Geodesic The Concept
As related to a cost effective mass housing solution.

 

About Domes

TABLE OF CONTENTS

1. Glossary

2. History

3. Outline of the Technology

     3.1. Five solids in Nature

     3.2. Polyhedra

     3.3. Icosahedron

4. Objective

5. Production Method

6. Assembly Method
 
 
 

1. GLOSSARY

Geodesic
A circular line that goes around the full width of a sphere (like the equator or any of the longitude lines that go all the way around the earth). Geodesic domes get their name because in most of these domes, the edges lie on geodesic lines. Geodesics are also called "great circles" because they are the largest circles you can draw on a sphere.

Golden Proportion
Sometimes called the golden mean or the golden ratio. An irrational number (but then, who's to say what is rational in this crazy world!). It has a special symbol, the Greek letter Tau (or, in some texts, the Greek letter Phi), and is calculated as 1 plus the square root of 5, divided by 2 (approximately equal to 1.618033989). It shows up many places in geometry and nature. For instance, it is the ratio of one of the diagonals of a regular pentagon to the length of its edge.

Icosahedron
(plural: icosahedra) A polyhedron consisting of twenty equilateral triangles which are grouped with 5 triangles around each vertex.Icosahedra are commonly used as a basis for geodesic dome designs because they are fairly round to begin with.

Polyhedron
(plural: polyhedra) Any 3-dimensional geometrical figure with many sides. Pyramids, cubes, and geodesic domes are all polyhedra. From the Greek roots poly (meaning many) and hedron (meaning side).

Small Rhombicosidodecahedron
Say that ten times, fast! A 62-sided polyhedron with twelve pentagonal (5-sided) faces, 20 triangular (3-sided) faces, and 30 square (or sometimes rectangular) faces. This is the shape used for the connectors in the Zometool modelling kits.

Triangulation
In a dome context, triangulation is used to mean the process of subdividing a triangle into smaller triangles. So if the base figure (usually an Icosahedron) has large triangular faces, then triangulation involves subdividing each of the icosahedron's triangular faces into a grid of smaller triangles. (Note: triangulation is the term I've always used, if anybody knows a more accepted term for this concept, please let me know!) See also Frequency.

truncate
truncate [trung káyt] transitive verb (3rd person present singular truncates, present participle truncating, past truncated, past participle truncated)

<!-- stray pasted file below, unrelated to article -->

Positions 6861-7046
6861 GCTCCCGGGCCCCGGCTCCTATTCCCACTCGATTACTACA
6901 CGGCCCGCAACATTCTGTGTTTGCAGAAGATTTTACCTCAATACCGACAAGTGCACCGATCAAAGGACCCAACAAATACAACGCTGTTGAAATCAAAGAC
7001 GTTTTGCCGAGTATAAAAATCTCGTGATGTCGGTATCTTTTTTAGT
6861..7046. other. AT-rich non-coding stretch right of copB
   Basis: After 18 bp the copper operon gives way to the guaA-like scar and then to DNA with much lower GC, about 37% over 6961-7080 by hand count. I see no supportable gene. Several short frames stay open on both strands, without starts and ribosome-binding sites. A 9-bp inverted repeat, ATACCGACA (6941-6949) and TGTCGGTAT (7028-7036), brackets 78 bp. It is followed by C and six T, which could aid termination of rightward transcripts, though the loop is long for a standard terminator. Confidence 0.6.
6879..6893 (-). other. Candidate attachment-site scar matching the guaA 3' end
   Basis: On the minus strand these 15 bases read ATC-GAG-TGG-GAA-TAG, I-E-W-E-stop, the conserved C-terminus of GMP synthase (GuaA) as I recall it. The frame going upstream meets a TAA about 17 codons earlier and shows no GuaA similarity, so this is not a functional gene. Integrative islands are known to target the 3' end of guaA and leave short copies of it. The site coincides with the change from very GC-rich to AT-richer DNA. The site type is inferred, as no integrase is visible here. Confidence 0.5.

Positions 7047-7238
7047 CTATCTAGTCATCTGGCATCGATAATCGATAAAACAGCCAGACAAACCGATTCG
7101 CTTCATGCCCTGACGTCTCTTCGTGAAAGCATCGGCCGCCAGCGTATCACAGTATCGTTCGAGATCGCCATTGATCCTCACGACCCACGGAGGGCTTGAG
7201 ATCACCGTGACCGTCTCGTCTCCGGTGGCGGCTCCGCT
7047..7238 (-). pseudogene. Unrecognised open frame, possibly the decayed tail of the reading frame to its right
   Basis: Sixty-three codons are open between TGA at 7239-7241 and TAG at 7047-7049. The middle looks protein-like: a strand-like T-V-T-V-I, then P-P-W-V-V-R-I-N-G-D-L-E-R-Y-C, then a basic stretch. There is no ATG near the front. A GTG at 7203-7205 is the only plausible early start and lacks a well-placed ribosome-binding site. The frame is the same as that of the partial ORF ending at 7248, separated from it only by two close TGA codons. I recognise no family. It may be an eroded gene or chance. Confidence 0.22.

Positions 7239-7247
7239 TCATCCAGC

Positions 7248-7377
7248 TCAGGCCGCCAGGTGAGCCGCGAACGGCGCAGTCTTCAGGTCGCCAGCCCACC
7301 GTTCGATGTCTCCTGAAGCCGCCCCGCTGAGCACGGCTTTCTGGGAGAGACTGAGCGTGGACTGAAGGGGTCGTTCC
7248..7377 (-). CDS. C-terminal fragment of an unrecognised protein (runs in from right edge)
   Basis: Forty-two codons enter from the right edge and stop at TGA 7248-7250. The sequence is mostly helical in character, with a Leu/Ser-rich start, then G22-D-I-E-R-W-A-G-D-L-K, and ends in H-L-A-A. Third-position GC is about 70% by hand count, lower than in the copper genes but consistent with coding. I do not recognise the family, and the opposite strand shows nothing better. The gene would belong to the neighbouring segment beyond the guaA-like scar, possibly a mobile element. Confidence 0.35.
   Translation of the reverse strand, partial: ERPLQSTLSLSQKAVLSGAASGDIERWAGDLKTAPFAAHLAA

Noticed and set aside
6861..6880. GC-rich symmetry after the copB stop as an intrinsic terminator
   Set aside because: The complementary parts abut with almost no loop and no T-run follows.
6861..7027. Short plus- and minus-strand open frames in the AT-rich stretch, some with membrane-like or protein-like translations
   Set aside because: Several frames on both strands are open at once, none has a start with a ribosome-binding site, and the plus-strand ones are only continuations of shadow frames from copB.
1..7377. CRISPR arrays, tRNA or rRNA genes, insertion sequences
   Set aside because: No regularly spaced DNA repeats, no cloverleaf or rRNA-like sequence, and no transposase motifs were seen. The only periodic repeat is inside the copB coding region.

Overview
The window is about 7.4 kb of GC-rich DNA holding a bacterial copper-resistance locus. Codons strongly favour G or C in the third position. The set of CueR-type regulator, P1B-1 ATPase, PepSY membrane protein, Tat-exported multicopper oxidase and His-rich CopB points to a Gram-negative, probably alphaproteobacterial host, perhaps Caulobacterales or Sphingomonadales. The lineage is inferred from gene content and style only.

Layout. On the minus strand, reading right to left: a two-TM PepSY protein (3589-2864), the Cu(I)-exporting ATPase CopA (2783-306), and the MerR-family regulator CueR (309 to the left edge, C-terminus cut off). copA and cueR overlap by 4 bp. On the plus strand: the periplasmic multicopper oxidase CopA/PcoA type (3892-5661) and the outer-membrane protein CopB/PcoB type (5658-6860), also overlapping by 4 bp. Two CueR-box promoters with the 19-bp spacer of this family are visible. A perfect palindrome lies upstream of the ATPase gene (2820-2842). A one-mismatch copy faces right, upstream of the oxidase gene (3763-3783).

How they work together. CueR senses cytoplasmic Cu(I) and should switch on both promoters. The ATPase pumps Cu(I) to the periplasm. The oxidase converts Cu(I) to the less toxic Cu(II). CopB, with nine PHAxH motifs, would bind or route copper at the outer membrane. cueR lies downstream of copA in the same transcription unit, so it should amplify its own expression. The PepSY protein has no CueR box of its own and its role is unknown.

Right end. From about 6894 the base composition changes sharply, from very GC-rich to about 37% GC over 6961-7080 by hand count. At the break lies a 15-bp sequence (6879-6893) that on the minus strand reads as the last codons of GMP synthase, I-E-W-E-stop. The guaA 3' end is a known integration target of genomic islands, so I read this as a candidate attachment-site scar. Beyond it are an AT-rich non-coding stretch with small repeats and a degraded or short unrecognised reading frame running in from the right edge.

1. shorten something by removing part: to shorten something by cutting off or removing a part

Truncation
To "truncate" a polyhedron means to cut off part of it, usually along some natural dividing line (like the middle of a sphere). Here it means cutting a full geodesic sphere off at some "latitude line" to make a dome out of it. For example, cutting the sphere exactly in half at the "equator" results in a dome which is 1/2 of a sphere, which is called a "1/2 truncation."

Vertex
(plural: vertices) The mathematical term for one of the corners of a polyhedron, where the edges come together. At the vertices of a geodesic dome, edges typically come together in groups of 5 or 6.

Dome
A structure consisting of a partial sphere (usually about half of a sphere) used to enclose space. Domes are commonly used for homes, greenhouses, or to enclose equipment such as radar.

Frequency
When talking about domes, frequency refers to the number of pieces that each edge of the base figure is divided into in the process of triangulating its sides. For instance, we might start with a base figure of an Icosahedron and divide each edge of each triangular face into 3 equal lengths. Those new points are connected to divide the original triangle into 9 smaller triangles. Since the original edges were divided into 3 parts, we call this a 3-frequency dome. The frequency is commonly abbreviated as "f", so a 2-frequency dome is called 2f, 3-frequency is 3f, and so forth.

You can find more about frequency at the Synergetics Home Page section on geodesic dome geometry. In the discussion of Domes come in classes, the figure labeled Class 1 shows a triangular face subdivided to 5-frequency. The figure to its right shows an Icosahedron triangulated to 3-frequency.

Encarta® World English Dictionary © & (P) 1999 Microsoft Corporation. All rights reserved. Developed for Microsoft by Bloomsbury Publishing Plc.


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